ENDANGERED INDIAN HIGHER EDUCATION
LEARN FROM RAMAYANA AND MAHABHARATHA
“Over the next few decades, as we tried to reach education to the lowest common denominator, we constantly lowered standards so that the weakest could catch up. As a result the average intellectual capacity of our nation today is determined not by our brightest, but by our dumbest.” (Ghazala Wahab
India enjoyed an enviable reputation in the international theatre due to her very rich culture and heritage derived from high level of education. Bharath produced many scholars, philosophers and scientists whose research works were stepping stones for the entire world.
Education which brought fame and respect to India all these centuries is being spoiled by short sighted approaches and deliberate dilution of standards. Indian education which was in the hands of highly dedicated and erudite scholars supported by philanthropists who respected education is now being managed by selfish and rapacious politicians, movie magnates and fake holy men. Education which was revered and respected is now reduced to a business where students are looked upon as customers.
There is a big clamour about the declining standard of our education and the below 30% employability of the graduates/post graduates. The unscrupulous mass education programme has precipitated several malpractices like bribery , paper chasing, fake certificates/degrees, showering of high marks , appointment of less qualified tutors, mark sheet manipulations, name changing , copying in exams, impersonation of candidates, tampering question papers, plagiarism, cut &paste practice in research papers, making qualification insignificant to price tags for admission to professional courses and for recruitment of teaching staff and many more. Majority of the students who have little interest and seriousness in learning but ambitious to get a degree are being pushed to pursue higher education.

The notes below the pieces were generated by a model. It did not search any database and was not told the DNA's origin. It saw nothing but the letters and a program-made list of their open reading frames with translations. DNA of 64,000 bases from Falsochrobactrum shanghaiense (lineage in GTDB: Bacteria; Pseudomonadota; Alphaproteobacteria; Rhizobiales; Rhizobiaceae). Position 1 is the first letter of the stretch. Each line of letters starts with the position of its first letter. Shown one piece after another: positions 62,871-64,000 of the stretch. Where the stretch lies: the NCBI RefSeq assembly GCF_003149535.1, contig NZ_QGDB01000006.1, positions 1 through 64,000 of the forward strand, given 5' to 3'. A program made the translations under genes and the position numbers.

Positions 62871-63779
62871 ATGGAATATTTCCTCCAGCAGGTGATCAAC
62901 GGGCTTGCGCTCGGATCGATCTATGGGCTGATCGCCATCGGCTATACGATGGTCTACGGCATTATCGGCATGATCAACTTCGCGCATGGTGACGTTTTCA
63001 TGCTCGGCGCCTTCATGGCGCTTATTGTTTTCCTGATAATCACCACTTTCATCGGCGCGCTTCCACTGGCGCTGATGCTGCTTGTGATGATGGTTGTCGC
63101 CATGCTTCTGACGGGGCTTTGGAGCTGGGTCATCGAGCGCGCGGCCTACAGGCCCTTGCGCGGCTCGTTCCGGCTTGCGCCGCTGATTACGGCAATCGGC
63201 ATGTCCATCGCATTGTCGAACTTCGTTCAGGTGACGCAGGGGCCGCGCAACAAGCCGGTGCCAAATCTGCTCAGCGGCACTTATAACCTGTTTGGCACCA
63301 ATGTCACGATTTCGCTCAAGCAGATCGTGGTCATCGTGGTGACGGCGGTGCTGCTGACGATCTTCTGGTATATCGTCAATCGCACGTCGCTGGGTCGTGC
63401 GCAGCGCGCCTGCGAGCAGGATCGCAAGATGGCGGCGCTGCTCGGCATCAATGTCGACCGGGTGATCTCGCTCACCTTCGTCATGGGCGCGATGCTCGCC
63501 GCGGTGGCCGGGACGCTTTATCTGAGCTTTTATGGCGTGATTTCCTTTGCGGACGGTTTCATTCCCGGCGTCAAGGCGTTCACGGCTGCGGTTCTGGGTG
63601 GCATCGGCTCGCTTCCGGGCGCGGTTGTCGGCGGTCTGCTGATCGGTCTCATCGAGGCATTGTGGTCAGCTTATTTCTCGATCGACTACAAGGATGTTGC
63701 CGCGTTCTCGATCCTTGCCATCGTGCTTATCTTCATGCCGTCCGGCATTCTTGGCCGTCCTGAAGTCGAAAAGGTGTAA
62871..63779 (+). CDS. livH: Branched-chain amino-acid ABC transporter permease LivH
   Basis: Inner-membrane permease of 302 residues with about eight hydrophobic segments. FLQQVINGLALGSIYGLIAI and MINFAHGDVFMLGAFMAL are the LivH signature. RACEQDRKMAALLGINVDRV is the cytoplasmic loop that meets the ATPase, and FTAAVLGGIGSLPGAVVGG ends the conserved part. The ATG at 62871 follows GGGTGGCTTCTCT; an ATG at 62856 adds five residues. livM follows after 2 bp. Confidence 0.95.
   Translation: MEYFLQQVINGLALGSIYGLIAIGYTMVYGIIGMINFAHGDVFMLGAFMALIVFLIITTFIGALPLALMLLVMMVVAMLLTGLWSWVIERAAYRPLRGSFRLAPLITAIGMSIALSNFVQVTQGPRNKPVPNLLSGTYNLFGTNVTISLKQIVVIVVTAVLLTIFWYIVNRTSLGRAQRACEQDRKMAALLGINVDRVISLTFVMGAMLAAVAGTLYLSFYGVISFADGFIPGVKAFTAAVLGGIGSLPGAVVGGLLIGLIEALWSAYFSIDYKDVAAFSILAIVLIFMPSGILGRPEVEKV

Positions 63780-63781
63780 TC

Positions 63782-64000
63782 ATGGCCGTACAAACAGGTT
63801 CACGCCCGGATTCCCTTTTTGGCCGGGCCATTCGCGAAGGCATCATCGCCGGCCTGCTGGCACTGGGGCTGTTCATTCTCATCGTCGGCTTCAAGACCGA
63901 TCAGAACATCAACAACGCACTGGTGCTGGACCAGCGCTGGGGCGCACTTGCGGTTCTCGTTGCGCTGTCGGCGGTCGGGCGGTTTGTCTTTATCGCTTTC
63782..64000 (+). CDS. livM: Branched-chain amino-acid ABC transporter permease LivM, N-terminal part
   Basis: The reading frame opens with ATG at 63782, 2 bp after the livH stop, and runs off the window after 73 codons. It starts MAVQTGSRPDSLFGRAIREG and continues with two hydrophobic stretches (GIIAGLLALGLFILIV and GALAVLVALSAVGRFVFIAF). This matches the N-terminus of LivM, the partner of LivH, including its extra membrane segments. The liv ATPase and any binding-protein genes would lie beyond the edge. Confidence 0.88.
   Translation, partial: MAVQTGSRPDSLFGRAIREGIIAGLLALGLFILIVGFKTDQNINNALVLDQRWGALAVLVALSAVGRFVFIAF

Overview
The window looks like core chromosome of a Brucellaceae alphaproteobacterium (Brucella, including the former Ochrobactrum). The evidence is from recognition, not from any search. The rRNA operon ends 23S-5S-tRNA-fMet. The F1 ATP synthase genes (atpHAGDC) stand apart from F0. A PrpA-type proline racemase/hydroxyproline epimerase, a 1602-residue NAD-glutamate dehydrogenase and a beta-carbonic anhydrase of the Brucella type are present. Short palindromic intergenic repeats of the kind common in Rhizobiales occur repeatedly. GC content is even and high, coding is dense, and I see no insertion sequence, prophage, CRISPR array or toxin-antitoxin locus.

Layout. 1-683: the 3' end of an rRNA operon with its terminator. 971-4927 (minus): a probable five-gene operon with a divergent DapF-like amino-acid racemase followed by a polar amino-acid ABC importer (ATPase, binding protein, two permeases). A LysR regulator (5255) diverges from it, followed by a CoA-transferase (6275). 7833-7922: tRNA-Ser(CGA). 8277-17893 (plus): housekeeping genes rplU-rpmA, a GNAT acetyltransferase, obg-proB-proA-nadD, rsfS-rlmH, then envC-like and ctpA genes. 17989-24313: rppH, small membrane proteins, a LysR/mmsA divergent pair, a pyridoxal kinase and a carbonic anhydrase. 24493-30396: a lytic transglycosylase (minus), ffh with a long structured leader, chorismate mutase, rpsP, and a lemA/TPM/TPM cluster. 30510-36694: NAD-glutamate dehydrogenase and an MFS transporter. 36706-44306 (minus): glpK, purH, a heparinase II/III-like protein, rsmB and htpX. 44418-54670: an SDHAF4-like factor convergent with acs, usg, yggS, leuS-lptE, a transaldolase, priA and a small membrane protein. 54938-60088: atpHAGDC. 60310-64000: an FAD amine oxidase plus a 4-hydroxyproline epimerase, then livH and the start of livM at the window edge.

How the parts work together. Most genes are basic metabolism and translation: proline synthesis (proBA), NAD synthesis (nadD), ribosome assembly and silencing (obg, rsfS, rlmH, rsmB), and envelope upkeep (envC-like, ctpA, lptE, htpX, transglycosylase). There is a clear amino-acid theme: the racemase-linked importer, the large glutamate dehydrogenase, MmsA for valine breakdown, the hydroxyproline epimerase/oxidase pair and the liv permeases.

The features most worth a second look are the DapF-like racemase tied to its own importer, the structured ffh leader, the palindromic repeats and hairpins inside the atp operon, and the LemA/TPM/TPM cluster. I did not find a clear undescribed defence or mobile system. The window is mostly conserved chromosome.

Lowering the standards to help the undeserving to get through is a dangerous trend that is swamping the educational system which will have a serious negative impact on the growth of the nation.
Lesson from Ramayana
Private universities boast about their modern building, A/C classrooms, high style furnishing, restaurants, large play area, cultural activities and foreign tours etc. but are silent about the quality of faculty and standards of curriculum. They try to sell not only low quality education but also false dreams to the innocent and ignorant boys and girls. All universities circle around marks, grades and placements.
King Dasaratha got his four sons after a long wait. He brought them up like jewels. He was a very learned person who had a complete sense of value on education. He could have easily built a mansion for the Guru Vasishta and asked him to give tuition to the princes for their education. Instead, he sent them to Gurukulam where the boys had to stay at the Guru’s hut, sleep on the floor, fetch him water, clean his house, wash his clothes, do all services and try to learn as much as possible. They learned the disciplined way and realized the value of education.